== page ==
Many of us live in our swimwear year-round. We paddle great distances in our suits and find joy in discovering the one perfect style that hugs our curves without slipping. Unfortunately, there's a blatant problem within the industry that produces these suits we love: making them isn't eco-friendly. Most swimsuit material is petroleum-based which is bad for the environment. Swimsuits' harsh dyes and chemical treatments are equally toxic for your skin. To fix that problem, simply do your homework as a responsible consumer and avoid these harmful products. Below are six brands that will keep both you and the environment happy and safe. —Shari Coble
From material that's made of post consumer recycled plastic bottles and recycled fishing nets, to hangtags crafted from recycled post consumer cotton, and paper goods (like catalogs and postcards) coming from 100% recycled paper, Odina is passionate about minimizing their footprint while putting out stylish swimsuits for the active female. Tested and approved by water women and active females, Odina strives for function, fit, and fashion, with the ongoing commitment to run a sustainable business, and promote respect for each other—as well as the planet. The swimwear brand also supports earth-loving charities like Reef Check Foundation, eXXpedition, and Ocean Girl Project.
Surfer, model, and designer Hanalei Reponty was born a water woman and takes her passion for the ocean serious; her stunning collection of wetsuits and bikinis is designed with 100% Japanese limestone neoprene (versus regular petroleum-based neoprene), which is a more eco-friendly option that the norm. Her activewear too is made with the environment in-mind, as all pieces are crafted from luxurious Italian fabric that's completely recycled. Through Abysse, Reponty also raises awareness and funds for various environmental issues by partnering with charities and philanthropic efforts like Sirens for the Sea, Project Reef, The Seven Seas, and Talkin' Trash.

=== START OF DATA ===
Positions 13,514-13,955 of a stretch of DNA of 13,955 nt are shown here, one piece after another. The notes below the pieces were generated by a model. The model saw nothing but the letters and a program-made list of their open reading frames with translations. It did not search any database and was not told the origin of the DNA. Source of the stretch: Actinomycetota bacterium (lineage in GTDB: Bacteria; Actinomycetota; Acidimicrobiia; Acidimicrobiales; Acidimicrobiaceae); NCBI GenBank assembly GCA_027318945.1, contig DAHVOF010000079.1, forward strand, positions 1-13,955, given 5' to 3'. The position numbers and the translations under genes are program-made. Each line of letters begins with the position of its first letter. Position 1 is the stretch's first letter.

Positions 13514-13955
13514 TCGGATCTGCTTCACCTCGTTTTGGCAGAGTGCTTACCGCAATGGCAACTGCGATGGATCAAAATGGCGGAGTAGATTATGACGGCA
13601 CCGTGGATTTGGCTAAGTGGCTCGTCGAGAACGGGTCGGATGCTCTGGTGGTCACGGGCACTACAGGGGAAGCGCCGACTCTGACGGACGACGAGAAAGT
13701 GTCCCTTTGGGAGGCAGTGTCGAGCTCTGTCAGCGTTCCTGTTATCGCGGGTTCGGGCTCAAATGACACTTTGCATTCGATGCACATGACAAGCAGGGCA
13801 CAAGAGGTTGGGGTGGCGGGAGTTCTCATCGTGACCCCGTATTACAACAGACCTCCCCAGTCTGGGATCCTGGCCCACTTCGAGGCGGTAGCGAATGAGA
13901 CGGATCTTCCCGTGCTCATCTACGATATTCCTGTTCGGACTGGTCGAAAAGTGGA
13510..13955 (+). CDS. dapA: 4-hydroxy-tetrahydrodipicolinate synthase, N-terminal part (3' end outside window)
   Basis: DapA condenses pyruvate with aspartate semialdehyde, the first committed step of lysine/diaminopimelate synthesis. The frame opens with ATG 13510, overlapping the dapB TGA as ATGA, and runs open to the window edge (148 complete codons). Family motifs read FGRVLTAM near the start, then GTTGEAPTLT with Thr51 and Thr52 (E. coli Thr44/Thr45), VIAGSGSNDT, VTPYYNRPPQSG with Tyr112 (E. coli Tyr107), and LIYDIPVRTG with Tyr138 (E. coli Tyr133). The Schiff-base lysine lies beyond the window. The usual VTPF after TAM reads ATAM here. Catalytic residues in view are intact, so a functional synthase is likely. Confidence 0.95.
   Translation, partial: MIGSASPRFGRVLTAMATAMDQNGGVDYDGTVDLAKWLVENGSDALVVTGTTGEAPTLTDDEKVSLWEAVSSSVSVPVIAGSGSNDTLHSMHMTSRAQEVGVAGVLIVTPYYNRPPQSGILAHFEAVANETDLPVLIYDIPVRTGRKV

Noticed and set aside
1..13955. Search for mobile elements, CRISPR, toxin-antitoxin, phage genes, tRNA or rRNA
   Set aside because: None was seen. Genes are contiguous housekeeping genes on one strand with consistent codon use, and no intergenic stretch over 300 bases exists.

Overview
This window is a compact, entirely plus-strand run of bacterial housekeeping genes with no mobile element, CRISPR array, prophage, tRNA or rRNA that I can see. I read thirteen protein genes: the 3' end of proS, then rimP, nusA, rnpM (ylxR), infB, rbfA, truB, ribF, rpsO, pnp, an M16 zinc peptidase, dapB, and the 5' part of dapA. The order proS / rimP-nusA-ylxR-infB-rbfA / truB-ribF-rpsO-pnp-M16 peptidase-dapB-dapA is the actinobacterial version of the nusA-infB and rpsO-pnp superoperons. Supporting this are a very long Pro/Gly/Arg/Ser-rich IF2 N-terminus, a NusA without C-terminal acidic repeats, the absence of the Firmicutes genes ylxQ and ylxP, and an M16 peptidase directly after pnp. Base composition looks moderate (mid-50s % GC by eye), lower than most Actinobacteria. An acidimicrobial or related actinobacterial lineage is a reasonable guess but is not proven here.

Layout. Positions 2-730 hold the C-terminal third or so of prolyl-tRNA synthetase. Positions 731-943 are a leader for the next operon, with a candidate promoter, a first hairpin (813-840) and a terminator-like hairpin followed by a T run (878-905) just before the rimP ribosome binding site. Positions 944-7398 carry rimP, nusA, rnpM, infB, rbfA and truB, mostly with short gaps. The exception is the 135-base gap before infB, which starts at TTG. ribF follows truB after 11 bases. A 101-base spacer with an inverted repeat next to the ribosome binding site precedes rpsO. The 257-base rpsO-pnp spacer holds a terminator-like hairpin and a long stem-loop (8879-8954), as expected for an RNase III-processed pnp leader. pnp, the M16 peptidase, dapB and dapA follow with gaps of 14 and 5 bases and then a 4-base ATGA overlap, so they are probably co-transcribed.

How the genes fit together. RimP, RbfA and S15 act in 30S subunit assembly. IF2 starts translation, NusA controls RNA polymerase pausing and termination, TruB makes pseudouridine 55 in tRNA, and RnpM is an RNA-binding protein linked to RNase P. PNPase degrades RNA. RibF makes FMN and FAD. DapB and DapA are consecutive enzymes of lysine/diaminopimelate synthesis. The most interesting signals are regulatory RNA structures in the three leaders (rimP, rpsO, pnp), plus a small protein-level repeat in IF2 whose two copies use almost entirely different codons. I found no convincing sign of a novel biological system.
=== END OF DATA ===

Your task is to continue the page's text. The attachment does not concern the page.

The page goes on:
Inspired by the Kiwi lifestyle, Koru (meaning 'spiral' in Maori) is eco-responsible in their production practices and uses only sustainable fabrics to make their fun styles. The fabric Koru uses is made from discarded fish nets found in the ocean, which are recycled to create yarn that's then used to make the sustainable material. The trio of bikini brand owners go the distance to make sure that hangtags are made from only recycled paper, and that their packaging is compostable, crafted from plants. Oh, and they're also partnered with 1% for the Planet and a partner of Healthy Seas, so every swimsuit purchased is giving back to the earth.
Two Maui women and ocean lovers came together to create an edgy and wild swimwear brand to empower females while celebrating the spirit of the ocean. Utilizing recycled nylon in each of their designs, Manakai Swimwear strives to promote change within the high-end swimwear industry by promoting more sustainable practices and the utilization of eco-friendly materials, as most swimwear is created with petroleum-based polyester. The recycled nylon in Manakai designs offer UV50+ protection, chlorine-resistance, and shape retention, proving that quality doesn't have to be surrendered when doing good for the environment.
The Southern California brand built by SoCal native, Amahlia Stevens, utilizes recycled fabrics exclusive to her swimsuit company, Vitamin A, and produced locally in her home state. The brand's exclusive EcoLux—a superfine jersey swim fabric, made of recycled nylon fiber—and LYCRA XTRA LIFE®—designed to extend the longevity of each swimsuit beyond that of regular spandex products—help reduce existing pollution as well as the creation of further pollution. Vitamin A's designs are also manufactured in like-minded factories that are doing their part to conserve both water and energy usage. And, the company gives back too, by donating a percentage of its profits to environmental organizations.
Elle Evans Swimwear
Australian brand Elle Evans Swimwear has unique designs, on top of a different mindset: the company is striving to implement a take back program in an attempt to be responsible for the entire life cycle of each of their products, so that they aren't contributing to pollution or additional waste. Whew! Not impressed? Elle Evans Swimwear uses only post consumer waste fabrics (which is material discarded by other companies that would otherwise end up in landfills) or recycled lycra, which uses up to 80% less energy in production than that of new, 'virgin' lycra.
The brand also has awesome eco-friendly activewear—as well as a kids line—so your minis can sport smart fashions, too.